Connected TV

Customer Sentiment Has Changed This “Cyber Five” — Here’s Why a Performance Mindset Prevails

A “laissez-faire, ho-hum” holiday shopping season signals changing tides in 2024 as shoppers get savvier, with sustained spending during Q4

Customer Sentiment Has Changed This “Cyber Five” — Here’s Why a Performance Mindset Prevails

4 Min Read

The Black Friday buzz may have died down, but for hawkeyed advertisers, the holiday shopping season isn’t just one of the biggest sales opportunities of the year; it also provides valuable insights on overall shopping trends and customer behavior that can guide decisions about how they might need to shift gears in the new year. Take this year, for example: according to Reuters, foot traffic increased by 2% on Black Friday 2023. While analysts cited high interest rates and increased credit card debt as the culprits for a more subdued Black Friday than usual, Eric Matisoff, an analytics and data science expert at Adobe, suggested that shoppers may have already done their holiday shopping as early as October and November.

What can advertisers glean from this? We took stock of some of the early shopping data that came in from the Black Friday weekend, and what it all means for advertisers as we move into 2024.

Deal or No Deal?

Shoppers are getting savvier this year — could this be the reason why foot traffic flattened? At least one TikToker’s video went viral when it revealed Target’s regular and sale prices being the same during Black Friday and previous promotional periods, causing a reaction among shoppers. With social media being the new “word of mouth,” retailers simply cannot afford  to nickel-and-dime their shoppers.

However, customer skepticism was not enough to detract shoppers from spending — it just seems they did it online this year. (Although it’s worth noting the same price-bamboozling happened there, too.) Adobe Analytics, which tracks US online shopping, reported a record $9.8 billion in Black Friday sales, up 7.5% from 2022. Phones were the device du jour for browsing and buying, with mobile purchases making up $5.3 billion of total sales. Adobe predicts that smartphone purchases will have outperformed desktop for the first time, which suggests that advertisers will need to tailor their advertising efforts with mobile in mind.

“Retailers were much more aggressive in the online space,” said Marshal Cohen, Chief Retail Adviser at Circana, a customer behavioral research firm. “Shopping was prominent in stores, but not necessarily purchasing.” He noted that one reason for the slump may have been a drop in “self-gifting”: “It’s really important to get that in-store impulse shopping. It didn’t happen Black Friday or Saturday. Stores were moderately busy, by 10 a.m. saw a lot of traffic, but not a lot of purchasing. Consumers were figuring out what to do for the holiday. Online was definitely more promotional.”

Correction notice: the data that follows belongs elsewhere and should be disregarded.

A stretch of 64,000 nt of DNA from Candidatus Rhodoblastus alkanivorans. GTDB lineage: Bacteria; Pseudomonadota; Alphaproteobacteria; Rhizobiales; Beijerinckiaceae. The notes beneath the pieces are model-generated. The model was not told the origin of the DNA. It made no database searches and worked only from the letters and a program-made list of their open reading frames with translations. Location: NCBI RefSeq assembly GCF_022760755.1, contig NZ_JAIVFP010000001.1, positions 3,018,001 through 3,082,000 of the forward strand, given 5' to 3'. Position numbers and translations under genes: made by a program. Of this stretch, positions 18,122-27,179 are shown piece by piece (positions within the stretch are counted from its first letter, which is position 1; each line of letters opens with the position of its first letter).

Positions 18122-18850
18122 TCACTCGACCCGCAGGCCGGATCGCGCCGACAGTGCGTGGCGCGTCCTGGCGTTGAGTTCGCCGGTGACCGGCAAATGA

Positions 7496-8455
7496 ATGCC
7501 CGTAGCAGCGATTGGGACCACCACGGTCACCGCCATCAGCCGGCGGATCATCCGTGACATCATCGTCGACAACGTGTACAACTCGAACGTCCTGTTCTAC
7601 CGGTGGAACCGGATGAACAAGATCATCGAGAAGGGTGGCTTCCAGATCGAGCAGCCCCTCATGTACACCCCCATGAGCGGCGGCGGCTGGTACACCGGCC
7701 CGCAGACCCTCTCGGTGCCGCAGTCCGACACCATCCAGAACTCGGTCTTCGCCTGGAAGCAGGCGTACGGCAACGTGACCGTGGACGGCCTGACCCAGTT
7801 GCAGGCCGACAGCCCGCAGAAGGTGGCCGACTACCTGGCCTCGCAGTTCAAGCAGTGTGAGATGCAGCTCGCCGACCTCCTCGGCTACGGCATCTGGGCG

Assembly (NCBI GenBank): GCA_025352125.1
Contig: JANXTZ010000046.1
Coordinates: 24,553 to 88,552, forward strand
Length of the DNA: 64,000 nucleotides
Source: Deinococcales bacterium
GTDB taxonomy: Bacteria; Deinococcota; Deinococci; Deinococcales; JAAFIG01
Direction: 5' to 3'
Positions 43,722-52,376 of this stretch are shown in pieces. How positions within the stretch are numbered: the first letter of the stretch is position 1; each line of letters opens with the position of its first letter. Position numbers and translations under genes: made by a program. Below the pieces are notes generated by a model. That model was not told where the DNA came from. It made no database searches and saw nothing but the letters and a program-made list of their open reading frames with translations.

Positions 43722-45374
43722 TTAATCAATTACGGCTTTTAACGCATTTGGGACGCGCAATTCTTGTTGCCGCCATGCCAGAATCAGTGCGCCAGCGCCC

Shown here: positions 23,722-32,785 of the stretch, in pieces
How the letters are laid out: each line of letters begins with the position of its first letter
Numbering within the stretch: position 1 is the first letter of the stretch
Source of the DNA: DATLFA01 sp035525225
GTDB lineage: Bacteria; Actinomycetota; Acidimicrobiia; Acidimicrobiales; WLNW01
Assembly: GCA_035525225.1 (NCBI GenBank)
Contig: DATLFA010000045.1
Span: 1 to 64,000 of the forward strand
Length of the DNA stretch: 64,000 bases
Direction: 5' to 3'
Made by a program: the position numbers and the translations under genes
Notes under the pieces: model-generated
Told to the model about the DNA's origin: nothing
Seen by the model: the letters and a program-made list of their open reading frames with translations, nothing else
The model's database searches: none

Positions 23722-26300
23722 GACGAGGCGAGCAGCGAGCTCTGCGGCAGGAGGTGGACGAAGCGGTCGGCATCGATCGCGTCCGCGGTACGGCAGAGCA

Who’s Really Waiting in Line This Year: Shoppers or Retailers Themselves?

With in-store traffic (and queues) flattening, shoppers lining up outside their favorite retailers at 11 PM on Thanksgiving are starting to feel like a thing of the past. This year, they could wait for retailers to come to them, rather than the other way around. And while early predictions are looking strong, Cohen says that advertisers and brands can’t rest on their laurels as we head into the home stretch of the year.

“You can’t read into a Black Friday weekend,” he told WWD. “Retailers will get very nervous in the next two weeks when it gets very quiet. Then the frenzy starts. 12% of consumers say they will shop later. Consumers don’t have a sense of urgency. Inventories are not low. There’s plenty of stuff. It’s a laissez-faire, ho-hum Christmas.” With so much choice and promotional deals (real or otherwise) cluttering our screens, it’s going to take a lot more effort to get in front of shoppers as the holiday shopping season evolves.

Why Streaming Keeps Advertisers Afloat Amid Changing (Consumer) Tides

This ever-changing shopper landscape means that a performance mindset is crucial to keeping up with — and addressing — customer sentiment. (A faux Black Friday deal may work for a while, but if you know the social media grapevine is factoring into their choices, you’ll be able to see the signs in your data before they go to your competitors.) As clued-in shoppers start their holiday shopping throughout Q4, advertisers have to prepare themselves to sustain their interest through each holiday tentpole. Agility in creative production — and adtech that is proactive as much as it is reactive — will be essential. Connected TV platforms like MNTN cover all bases by supplying real-time data during the holiday season, and meet the customers at each of their touchpoints, no matter where they may be in their journey.

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